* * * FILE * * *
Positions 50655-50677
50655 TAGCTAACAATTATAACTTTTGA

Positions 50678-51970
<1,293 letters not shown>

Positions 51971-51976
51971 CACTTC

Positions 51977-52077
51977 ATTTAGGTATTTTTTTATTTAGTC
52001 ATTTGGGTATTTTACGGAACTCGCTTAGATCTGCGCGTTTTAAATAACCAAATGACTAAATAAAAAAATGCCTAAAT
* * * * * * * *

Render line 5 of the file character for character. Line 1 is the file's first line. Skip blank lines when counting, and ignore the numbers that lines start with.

Positions 51971-51976